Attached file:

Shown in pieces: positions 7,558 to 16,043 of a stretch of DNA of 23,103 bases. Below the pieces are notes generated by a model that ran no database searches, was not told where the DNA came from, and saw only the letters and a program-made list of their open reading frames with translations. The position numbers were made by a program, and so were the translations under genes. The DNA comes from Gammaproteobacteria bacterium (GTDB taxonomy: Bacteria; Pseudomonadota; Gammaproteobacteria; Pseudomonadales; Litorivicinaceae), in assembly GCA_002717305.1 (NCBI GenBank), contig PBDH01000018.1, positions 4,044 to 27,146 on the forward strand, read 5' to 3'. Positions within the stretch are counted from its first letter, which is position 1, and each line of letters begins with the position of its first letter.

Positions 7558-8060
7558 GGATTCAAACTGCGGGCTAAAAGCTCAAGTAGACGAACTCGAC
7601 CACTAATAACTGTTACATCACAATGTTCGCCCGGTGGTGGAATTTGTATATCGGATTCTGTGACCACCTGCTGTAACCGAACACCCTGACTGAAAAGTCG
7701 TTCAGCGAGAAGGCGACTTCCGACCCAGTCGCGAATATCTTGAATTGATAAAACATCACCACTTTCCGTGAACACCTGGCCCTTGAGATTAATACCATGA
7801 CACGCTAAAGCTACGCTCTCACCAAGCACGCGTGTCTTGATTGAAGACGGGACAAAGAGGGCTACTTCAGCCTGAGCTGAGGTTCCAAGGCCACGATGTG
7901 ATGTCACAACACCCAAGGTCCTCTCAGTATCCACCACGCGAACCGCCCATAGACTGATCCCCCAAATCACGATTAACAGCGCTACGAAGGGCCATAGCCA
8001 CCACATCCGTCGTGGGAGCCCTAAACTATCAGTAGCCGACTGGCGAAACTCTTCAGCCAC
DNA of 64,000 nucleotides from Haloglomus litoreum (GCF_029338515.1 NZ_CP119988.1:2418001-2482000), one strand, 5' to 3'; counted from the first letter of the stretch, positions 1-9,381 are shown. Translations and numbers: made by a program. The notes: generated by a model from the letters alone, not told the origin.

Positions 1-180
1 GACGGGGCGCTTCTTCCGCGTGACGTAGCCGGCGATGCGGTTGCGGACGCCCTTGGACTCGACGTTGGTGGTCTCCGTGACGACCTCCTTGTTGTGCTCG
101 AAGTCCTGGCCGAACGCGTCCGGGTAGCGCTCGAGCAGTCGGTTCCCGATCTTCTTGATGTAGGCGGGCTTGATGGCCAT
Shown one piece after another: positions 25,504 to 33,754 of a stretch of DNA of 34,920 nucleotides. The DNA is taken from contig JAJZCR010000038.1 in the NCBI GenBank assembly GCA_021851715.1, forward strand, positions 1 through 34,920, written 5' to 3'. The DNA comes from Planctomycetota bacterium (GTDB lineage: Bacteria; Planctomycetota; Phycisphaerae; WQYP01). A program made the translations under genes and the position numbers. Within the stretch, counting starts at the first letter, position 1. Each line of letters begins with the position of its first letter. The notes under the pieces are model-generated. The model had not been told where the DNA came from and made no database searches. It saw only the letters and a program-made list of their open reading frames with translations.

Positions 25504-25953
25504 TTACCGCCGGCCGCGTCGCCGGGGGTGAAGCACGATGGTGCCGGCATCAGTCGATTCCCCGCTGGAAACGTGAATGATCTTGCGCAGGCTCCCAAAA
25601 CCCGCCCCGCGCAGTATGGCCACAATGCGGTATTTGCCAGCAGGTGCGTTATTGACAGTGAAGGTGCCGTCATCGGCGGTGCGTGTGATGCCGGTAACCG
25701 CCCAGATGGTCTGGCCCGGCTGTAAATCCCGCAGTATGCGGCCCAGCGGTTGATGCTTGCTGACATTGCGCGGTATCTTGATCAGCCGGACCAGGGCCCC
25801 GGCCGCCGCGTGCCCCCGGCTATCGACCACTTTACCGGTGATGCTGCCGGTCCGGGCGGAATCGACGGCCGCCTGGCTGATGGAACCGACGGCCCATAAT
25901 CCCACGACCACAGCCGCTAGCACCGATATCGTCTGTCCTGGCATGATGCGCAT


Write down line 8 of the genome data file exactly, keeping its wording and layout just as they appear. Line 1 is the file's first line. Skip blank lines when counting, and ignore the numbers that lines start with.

8001 CCACATCCGTCGTGGGAGCCCTAAACTATCAGTAGCCGACTGGCGAAACTCTTCAGCCAC